captioning

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captioning

noun A text display of spoken words presented on a television or movie screen which allows a deaf or hard-of-hearing viewer to follow the dialogue and the action of a program simultaneously.

verb To provide or create a text display of spoken worfs presented on a television or movie screen for the hard of hearing or deaf.

captioning

The display of spoken words as text on a television or a movie screen, to improve the comprehension of dialogue by hearing-impaired individuals.
References in periodicals archive ?
Carter started Caption Reporters when awarded a three-year contract with WUSA Television station in 1993.
Users can translate these captions into multiple languages too when watching videos.
Thus the silent film era (1893-1929) represented one high point in the cultural history of the American deaf community, as well as a time of cultural equality with hearing people-a time when deaf people could go to the movie theatre and enjoy a film without interpreters, captions, decoders, or elaborate sound systems.
On October 9, 2010, President Obama signed the 21st Video Accessibility Act into law, requiring broadcasters to include closed captions with Web video content.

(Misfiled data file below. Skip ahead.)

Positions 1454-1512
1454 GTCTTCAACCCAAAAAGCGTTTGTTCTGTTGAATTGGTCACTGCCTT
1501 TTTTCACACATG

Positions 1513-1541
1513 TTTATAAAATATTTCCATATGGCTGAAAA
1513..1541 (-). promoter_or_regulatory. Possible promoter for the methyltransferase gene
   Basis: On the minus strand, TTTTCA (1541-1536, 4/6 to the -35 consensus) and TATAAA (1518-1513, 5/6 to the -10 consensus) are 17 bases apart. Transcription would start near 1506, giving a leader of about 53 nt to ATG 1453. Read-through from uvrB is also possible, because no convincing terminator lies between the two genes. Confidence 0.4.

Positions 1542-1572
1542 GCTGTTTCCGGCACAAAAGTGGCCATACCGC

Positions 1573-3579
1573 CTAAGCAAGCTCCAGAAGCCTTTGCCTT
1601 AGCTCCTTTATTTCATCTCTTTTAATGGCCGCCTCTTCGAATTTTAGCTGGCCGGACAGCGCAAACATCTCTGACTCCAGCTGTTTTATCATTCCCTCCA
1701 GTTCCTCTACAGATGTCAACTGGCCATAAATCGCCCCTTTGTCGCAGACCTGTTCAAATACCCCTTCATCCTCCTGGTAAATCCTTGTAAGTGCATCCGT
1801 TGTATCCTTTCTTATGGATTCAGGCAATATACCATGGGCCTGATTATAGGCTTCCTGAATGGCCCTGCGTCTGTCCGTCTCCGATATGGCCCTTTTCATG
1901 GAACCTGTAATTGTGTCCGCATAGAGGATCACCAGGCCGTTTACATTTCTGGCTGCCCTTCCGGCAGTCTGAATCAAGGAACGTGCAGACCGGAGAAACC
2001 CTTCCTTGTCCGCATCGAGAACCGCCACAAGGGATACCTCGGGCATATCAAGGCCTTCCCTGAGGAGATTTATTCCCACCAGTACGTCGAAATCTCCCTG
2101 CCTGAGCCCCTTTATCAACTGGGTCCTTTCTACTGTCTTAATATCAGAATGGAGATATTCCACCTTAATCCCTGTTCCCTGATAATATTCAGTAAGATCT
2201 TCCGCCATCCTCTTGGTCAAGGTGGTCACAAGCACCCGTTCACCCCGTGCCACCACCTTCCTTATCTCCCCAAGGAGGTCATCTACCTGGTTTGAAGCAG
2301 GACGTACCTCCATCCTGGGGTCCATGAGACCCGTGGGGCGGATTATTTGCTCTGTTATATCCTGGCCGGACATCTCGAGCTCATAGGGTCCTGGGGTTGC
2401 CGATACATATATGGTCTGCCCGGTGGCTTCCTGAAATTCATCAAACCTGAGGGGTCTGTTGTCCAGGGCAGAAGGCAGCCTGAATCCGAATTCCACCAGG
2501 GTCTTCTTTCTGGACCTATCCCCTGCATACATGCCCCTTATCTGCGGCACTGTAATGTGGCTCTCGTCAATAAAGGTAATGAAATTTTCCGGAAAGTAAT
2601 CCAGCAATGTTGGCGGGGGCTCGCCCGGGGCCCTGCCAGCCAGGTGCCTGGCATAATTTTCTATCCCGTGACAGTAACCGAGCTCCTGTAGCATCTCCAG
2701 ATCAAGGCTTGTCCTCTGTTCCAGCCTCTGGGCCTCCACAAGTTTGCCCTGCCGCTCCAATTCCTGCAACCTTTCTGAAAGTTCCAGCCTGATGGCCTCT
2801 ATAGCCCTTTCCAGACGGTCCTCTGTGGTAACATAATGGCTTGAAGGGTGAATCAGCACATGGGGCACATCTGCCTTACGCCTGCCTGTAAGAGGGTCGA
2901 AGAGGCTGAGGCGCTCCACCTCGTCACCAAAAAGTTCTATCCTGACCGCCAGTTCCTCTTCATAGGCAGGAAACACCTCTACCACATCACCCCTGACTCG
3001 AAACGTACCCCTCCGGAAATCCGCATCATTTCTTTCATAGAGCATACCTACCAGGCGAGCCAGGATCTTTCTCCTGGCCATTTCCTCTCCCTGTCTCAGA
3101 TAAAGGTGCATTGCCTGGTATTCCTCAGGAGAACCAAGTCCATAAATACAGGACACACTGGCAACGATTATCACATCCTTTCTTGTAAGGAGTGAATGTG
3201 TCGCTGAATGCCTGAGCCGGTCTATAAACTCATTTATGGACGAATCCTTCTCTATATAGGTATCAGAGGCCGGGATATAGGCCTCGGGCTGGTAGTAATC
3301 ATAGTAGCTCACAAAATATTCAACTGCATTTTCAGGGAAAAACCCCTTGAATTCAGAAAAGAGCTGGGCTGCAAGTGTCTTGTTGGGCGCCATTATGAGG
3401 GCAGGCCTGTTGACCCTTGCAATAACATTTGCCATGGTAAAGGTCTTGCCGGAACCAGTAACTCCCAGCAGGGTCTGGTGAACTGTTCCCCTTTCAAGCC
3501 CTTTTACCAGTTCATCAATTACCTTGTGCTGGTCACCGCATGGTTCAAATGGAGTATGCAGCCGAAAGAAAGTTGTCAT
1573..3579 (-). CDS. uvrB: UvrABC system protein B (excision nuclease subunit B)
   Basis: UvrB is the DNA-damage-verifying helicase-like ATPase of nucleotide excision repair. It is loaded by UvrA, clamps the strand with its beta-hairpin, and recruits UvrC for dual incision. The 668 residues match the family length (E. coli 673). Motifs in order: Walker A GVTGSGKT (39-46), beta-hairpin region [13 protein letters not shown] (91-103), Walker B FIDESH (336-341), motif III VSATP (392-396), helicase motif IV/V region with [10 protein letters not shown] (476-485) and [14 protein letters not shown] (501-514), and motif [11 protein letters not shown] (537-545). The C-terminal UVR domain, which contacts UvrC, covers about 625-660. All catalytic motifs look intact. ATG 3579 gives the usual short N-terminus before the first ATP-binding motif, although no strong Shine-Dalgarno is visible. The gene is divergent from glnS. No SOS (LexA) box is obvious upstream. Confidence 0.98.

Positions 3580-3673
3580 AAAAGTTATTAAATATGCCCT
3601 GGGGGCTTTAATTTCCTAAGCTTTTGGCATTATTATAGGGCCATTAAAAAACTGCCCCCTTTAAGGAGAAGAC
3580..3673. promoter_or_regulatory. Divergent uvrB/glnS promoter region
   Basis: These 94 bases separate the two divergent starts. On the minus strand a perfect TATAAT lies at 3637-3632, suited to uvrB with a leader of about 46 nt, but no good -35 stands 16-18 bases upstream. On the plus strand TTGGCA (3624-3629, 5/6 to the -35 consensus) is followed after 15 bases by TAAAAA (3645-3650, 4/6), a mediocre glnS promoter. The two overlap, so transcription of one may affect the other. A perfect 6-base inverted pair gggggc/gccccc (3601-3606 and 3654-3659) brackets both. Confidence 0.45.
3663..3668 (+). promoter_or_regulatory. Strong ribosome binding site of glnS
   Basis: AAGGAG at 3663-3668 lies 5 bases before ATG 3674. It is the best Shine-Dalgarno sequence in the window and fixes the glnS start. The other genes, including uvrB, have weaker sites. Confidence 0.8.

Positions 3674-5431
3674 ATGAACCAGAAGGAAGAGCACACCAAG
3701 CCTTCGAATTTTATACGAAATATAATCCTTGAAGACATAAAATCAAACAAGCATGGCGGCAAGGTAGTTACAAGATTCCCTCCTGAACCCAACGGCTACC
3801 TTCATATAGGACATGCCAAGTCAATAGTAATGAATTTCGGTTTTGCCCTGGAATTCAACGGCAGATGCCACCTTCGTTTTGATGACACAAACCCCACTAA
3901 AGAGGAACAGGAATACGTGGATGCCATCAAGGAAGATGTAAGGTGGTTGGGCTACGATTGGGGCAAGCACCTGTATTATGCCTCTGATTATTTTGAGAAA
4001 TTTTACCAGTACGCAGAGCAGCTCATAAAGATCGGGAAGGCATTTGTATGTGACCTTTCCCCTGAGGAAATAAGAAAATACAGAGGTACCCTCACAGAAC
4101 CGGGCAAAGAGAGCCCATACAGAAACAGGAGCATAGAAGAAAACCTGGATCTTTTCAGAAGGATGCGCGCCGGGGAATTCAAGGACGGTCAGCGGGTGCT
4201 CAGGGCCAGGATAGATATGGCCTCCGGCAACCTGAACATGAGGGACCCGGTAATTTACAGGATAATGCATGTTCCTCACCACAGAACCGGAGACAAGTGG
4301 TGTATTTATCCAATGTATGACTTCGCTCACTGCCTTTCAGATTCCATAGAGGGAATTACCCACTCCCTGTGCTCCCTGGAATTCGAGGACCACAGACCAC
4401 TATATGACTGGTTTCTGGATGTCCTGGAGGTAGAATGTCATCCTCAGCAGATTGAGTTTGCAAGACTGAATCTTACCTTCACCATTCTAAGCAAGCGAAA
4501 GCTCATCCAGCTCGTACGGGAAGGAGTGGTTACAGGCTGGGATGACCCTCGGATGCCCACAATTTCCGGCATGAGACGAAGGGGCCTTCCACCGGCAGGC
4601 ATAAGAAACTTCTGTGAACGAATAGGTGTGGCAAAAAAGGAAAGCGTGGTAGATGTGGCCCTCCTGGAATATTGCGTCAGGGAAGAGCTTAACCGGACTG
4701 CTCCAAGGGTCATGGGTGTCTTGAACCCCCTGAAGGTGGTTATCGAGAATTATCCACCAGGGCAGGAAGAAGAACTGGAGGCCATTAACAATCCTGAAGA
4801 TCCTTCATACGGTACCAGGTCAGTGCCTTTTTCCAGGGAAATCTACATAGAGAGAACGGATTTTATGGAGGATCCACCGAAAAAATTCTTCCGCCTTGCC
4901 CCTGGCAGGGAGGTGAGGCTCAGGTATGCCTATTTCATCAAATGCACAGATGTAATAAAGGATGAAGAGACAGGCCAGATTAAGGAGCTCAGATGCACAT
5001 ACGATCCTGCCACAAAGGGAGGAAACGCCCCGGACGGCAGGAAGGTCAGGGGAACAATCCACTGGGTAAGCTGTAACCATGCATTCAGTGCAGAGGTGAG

Captions Web Sites & Mobile Devices The captions can also be directed to a live web page which can be viewed on virtually all web browsers, including smart phones and tablets like the iPad[R] and iPod[R], with no special software or plug-ins needed.
Tape to Web: CPC software can convert broadcast closed captions on a video tape into any other captioning file for the web, including Flash, iTunes, QuickTime, YouTube, and Windows Media.
As the leading provider of captioning to the broadcast television industry, Caption Colorado was the obvious choice for WebEx," Praful Shah, vice president of Strategic Communications at WebEx.
com/e-captioning) which allows closed caption service companies to simply e-mail closed captioning files to Avid Media Composer users, without the need to physically mail master tapes back and forth, and without the generation loss that was typically incurred by older tape-based hardware encoding technology.
Today, utilizing e-Captioning, editors and post houses do not need to buy expensive closed caption hardware encoders.
3) no caption (book: ``The Miracle of Castel di Sangro'')
To support this new service, Blockbuster has purchased 2,500 TeleCaption VR-100 caption decoders -- the largest single purchase of caption decoders in captioning history.
Previously, closed caption data had to be translated into CEA-708 format from a SCC file which only contains NTSC CEA-608 data.